To look into this question further, using key word/phrase searches, I looked for evidence of how these ideas fare in Bell and Astral’s new application compared with last year’s application as well as their most recent annual reports (see here and here).

Table 1, below, shows what I found.

Key Word Search
Word/Phrase Bell Astral 2.0 Supp. Brief Bell 1.0 Supp. Brief BCE AnnRpt 2012 Astral Ann Rpt 2012
Public Interest 21 (on 15pp) 1 3 (2pp) 0
Consumers 80  (35 pp) 4 30 (2OPP) 2 (2pp)
Citizen 19 (17 pp.) 0 0 0
Cultur* 17 (12 pp) 0 0 1
Democra* 3 (3pp) 0 0 0

Sources: See below.

As the table shows, Bell’s first application referred to the public interest just once and to consumers four times and to citizens, culture and democracy not at all.  In the new and improved version of Bell Astral 2.0, we find references to:

  • the public interest 21 times on 15 pages,
  • to consumers 80 times on 35 pages,
  • citizens 19 times on 17 pages,
  • culture 17 times on 12 pages,
  • and to democracy 3 times on 3 pages.

Bell and Astral’s embrace of the public interest and similar terms in their new application is clear, but whether or not this embodies a genuine corporate cultural conversion or just an opportunistic gambit designed to win CRTC approval and the more general battle for hearts and minds surrounding Bell Astral 2.0 remains to be seen. We can be sure of one thing, however, and that is that the CRTC’s forthcoming decision will turn a great deal on this difficult concept. Whether or not the Commission will have found BCE and Astral’s invocations of the public interest convincing or not, we’ll have to wait and see.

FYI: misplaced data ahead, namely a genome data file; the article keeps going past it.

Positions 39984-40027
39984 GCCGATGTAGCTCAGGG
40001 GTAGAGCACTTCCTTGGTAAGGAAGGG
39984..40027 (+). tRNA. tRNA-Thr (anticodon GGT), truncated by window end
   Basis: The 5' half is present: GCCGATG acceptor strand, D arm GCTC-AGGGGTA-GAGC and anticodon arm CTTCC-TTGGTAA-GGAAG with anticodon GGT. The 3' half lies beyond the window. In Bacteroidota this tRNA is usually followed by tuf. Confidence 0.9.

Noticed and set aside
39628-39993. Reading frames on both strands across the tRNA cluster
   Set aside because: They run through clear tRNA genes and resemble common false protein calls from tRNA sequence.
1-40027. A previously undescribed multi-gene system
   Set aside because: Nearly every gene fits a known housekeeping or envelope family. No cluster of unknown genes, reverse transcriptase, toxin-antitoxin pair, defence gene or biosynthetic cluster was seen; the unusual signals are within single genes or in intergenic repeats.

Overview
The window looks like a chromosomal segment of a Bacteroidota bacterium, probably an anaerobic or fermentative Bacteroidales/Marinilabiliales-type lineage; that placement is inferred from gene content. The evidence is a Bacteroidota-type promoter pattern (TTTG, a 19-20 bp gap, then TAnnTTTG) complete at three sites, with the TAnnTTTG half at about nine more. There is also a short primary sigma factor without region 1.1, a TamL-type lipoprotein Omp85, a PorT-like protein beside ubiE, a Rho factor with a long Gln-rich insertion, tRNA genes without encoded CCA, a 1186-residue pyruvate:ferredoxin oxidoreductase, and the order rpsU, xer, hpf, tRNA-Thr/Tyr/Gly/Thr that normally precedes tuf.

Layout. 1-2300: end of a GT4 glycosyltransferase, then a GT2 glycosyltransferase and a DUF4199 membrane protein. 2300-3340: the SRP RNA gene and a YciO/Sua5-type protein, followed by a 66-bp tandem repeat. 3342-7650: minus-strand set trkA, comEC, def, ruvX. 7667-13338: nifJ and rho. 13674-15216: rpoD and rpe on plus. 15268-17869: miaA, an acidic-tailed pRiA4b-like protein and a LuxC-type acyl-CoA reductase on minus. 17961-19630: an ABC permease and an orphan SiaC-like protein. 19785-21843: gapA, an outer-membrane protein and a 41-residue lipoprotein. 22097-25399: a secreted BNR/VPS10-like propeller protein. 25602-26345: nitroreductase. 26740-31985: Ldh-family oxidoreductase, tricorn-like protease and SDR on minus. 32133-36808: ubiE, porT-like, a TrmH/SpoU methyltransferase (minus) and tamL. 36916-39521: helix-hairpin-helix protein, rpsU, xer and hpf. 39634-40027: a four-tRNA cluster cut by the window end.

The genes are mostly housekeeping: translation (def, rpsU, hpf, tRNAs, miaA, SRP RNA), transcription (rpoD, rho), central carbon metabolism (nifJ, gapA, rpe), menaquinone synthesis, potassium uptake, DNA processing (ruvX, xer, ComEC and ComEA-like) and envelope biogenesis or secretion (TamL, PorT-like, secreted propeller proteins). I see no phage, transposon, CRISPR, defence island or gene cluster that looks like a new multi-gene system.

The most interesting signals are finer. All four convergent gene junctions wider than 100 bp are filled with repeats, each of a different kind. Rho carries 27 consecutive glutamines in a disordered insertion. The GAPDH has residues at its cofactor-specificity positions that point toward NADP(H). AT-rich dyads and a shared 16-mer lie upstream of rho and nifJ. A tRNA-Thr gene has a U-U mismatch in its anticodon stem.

BCE & Astral (2013). Supplementary Brief. Filed for Notice of hearing, Broadcasting Notice of Consultation CRTC 2013-106 <https://docs.google.com/file/d/0B3WCF51KmyImME5hVEpfak9EekU/edit&gt;; BCE Inc. (1 May 2012). Bell Application 2012-0516-2, Appendix 1, Supplemental brief. Filed for Notice of hearing, Broadcasting Notice of Consultation CRTC 2012-370.  <https://docs.google.com/document/d/1TVgld3nyT4IWoI5LElzE_yP1ILzokJMQKXgLFXo8eu0/edit?usp=sharing&gt;; BCE (2013), Annual Report 2012. <http://www.bce.ca/assets/investors/AR-2012/BCE_2012_AnnualReport_accessible.pdf&gt;; Astral (2012). Annual Information Form. http://www.astral.com/assets/094b7718a2994611a5667677b91f3321_AIF-YE-2012—2012-11-29—FINAL.pdf

  1. May 10, 2014 at 2:08 pm